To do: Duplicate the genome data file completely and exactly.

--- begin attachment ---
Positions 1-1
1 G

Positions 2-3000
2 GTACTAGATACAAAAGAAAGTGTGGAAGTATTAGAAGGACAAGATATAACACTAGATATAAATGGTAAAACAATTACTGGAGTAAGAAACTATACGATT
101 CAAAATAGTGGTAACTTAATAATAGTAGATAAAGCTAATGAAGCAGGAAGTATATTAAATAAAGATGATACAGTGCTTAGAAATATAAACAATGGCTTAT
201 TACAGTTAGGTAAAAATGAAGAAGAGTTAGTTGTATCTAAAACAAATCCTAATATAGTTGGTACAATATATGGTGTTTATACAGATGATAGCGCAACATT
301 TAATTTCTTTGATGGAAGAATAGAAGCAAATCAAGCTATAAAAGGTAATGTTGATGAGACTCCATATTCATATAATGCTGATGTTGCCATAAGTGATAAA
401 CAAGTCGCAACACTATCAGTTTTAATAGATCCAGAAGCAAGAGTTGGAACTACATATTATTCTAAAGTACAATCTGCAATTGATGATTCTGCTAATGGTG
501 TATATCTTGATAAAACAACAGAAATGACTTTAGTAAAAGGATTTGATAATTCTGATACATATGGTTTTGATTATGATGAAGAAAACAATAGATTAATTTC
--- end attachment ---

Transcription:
Positions 1-1
1 G

Positions 2-3000
2 GTACTAGATACAAAAGAAAGTGTGGAAGTATTAGAAGGACAAGATATAACACTAGATATAAATGGTAAAACAATTACTGGAGTAAGAAACTATACGATT
101 CAAAATAGTGGTAACTTAATAATAGTAGATAAAGCTAATGAAGCAGGAAGTATATTAAATAAAGATGATACAGTGCTTAGAAATATAAACAATGGCTTAT
201 TACAGTTAGGTAAAAATGAAGAAGAGTTAGTTGTATCTAAAACAAATCCTAATATAGTTGGTACAATATATGGTGTTTATACAGATGATAGCGCAACATT
301 TAATTTCTTTGATGGAAGAATAGAAGCAAATCAAGCTATAAAAGGTAATGTTGATGAGACTCCATATTCATATAATGCTGATGTTGCCATAAGTGATAAA
401 CAAGTCGCAACACTATCAGTTTTAATAGATCCAGAAGCAAGAGTTGGAACTACATATTATTCTAAAGTACAATCTGCAATTGATGATTCTGCTAATGGTG
501 TATATCTTGATAAAACAACAGAAATGACTTTAGTAAAAGGATTTGATAATTCTGATACATATGGTTTTGATTATGATGAAGAAAACAATAGATTAATTTC